Change is inevitable. Some changes are so massive that they can change one’s life – dramatically and permanently. In Forever Changed, Cheri Helstrom relates how a series of changes affected her father, massively and permanently.
In this work of creative nonfiction, Cheri tells the story of her father, William Richard Scott, as if he is telling the story himself. Known better as Ritchie, he lives with his parents and six siblings in Alameda, SK, where his businessman father is the town’s first mayor.
As the title suggests, Ritchie experiences several changes that forever affect him. The first is when his mother dies. Then the Great Depression changes everything. There are further changes when his father dies. World War II brings more changes. But perhaps the biggest change, and his biggest challenge, is when he gives up alcohol.
One of Ritchie’s great joys as a youngster is going on a trip with his father to the Banff Springs Hotel, where he later works for the summer as a bellboy. Later still, he works as an office boy at the Coca-Cola head office in Toronto. When World War II breaks out, he enlists in the Royal Canadian Corps of Signals as a radio operator.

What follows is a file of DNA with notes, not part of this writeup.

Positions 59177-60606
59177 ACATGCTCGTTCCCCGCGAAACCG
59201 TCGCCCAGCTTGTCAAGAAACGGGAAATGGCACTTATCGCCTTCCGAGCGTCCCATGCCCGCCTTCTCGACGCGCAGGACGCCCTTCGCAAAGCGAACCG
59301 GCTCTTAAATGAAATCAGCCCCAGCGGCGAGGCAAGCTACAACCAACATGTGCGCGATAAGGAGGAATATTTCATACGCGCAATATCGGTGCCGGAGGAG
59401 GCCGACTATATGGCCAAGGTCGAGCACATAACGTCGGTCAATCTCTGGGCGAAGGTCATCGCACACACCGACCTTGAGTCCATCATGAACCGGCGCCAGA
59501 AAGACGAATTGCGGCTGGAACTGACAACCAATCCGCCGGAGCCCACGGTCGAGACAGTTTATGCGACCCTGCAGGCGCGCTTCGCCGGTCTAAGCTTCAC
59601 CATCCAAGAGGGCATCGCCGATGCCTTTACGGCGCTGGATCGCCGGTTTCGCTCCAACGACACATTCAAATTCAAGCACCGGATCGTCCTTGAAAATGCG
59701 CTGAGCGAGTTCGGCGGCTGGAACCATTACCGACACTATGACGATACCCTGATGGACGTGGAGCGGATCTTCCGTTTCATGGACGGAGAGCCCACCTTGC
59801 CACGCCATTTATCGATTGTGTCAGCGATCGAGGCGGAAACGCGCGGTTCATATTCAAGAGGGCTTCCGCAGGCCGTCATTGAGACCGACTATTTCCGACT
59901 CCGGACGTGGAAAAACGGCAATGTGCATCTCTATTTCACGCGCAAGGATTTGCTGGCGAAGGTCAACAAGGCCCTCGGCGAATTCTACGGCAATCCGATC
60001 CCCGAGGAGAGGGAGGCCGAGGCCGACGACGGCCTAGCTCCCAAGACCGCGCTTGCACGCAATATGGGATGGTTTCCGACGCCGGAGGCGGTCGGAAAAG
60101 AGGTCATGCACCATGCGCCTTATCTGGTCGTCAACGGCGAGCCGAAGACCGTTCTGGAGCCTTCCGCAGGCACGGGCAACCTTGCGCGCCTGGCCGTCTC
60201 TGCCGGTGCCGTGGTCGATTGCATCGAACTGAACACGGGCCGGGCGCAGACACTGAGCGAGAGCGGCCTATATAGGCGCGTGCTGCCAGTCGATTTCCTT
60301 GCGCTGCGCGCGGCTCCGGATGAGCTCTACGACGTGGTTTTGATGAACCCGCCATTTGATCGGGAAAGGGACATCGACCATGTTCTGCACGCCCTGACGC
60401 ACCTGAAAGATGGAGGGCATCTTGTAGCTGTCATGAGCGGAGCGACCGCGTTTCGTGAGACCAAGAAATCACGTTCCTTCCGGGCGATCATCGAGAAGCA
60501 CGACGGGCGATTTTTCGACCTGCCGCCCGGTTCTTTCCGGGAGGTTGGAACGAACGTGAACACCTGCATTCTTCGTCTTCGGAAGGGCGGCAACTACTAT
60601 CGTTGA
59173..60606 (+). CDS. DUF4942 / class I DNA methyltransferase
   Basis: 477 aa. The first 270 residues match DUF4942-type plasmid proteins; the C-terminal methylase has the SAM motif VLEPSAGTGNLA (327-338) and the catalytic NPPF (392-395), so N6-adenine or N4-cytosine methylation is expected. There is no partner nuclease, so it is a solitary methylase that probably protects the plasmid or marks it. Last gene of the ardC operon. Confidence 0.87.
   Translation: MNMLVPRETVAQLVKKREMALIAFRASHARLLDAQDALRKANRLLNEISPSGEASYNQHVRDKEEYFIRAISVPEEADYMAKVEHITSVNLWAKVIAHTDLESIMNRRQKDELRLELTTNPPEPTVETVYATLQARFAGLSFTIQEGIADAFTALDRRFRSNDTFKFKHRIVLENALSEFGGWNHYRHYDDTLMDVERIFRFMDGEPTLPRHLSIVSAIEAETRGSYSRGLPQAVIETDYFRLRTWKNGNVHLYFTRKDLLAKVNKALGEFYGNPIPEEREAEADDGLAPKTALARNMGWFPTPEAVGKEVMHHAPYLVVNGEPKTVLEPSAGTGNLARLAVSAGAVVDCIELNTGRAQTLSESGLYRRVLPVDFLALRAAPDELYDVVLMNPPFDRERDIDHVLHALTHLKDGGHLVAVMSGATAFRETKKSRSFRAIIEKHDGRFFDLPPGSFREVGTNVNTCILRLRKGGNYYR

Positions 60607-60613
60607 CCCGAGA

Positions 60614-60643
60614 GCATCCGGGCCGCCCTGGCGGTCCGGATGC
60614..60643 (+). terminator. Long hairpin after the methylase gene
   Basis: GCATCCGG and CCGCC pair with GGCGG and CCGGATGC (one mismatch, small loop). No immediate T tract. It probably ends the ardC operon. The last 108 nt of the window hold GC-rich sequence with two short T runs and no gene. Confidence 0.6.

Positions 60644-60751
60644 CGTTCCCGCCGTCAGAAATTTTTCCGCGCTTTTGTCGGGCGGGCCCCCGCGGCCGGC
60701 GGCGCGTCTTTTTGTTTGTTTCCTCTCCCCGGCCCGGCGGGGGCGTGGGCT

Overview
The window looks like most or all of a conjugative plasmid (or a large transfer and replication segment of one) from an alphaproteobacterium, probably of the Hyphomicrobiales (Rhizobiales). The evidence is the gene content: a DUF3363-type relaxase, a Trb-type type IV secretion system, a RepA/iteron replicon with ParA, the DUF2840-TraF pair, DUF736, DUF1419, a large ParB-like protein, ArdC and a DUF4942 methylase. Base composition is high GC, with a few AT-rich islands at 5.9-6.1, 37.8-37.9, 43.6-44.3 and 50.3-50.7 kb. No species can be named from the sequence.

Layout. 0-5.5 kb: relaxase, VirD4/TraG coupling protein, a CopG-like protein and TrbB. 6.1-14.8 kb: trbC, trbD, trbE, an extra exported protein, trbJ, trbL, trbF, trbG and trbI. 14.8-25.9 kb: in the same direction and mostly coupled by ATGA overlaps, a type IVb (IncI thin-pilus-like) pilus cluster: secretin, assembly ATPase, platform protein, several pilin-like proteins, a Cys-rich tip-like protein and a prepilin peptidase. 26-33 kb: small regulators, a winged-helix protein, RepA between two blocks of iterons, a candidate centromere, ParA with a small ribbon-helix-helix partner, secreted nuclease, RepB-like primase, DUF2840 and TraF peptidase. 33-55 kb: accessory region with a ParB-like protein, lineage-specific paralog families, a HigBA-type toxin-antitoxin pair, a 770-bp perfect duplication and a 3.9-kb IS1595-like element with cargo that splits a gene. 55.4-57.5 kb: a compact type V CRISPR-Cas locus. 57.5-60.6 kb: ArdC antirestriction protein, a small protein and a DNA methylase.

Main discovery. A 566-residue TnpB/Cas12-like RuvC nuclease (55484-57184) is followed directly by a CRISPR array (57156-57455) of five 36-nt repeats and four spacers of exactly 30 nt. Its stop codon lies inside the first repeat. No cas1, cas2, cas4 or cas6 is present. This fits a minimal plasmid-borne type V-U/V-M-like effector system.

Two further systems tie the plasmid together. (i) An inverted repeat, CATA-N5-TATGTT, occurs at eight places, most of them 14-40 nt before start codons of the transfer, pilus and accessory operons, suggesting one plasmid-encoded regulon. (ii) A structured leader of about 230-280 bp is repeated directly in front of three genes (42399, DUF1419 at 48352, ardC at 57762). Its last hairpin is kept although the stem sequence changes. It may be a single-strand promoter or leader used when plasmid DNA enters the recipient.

Ritchie points out several ironies of the war in Italy. In one encounter, both Germans and Canadians take turns sharing the only freshwater well several times a day, and they get along splendidly. On another occasion, Ritchie comes literally face to face with an enemy soldier about his own age. Both stare at each other, wondering who will shoot first.
Ritchie relates some exhilarating escapades. On a reconnaissance mission in what appears to be a deserted Italian village, he and his buddy come across a woman going into labour. Risking their lives amidst whizzing bullets and artillery fire, they stay and help her give birth to a baby girl.
Ritchie begins to realize that the only way he can survive the war is to desensitize himself to its horrors. After an assault fails miserably, Canadian troops pull back when the Germans counterattack, leaving Ritchie and his buddy behind. Both men are wounded in a daring rescue, and the army surgeon casually announces he will have to amputate Ritchie’s foot.
Illustrated with thirty black and white photos of Ritchie, his family, and his wartime experiences, Forever Changed is Cheri’s first book. Encouraged by her colleagues in a creative writing class at Regina’s Lifelong Learning Centre, she wrote it as a tribute to her father. This book is a legacy, not only for her children, but also for surviving veterans and their families.
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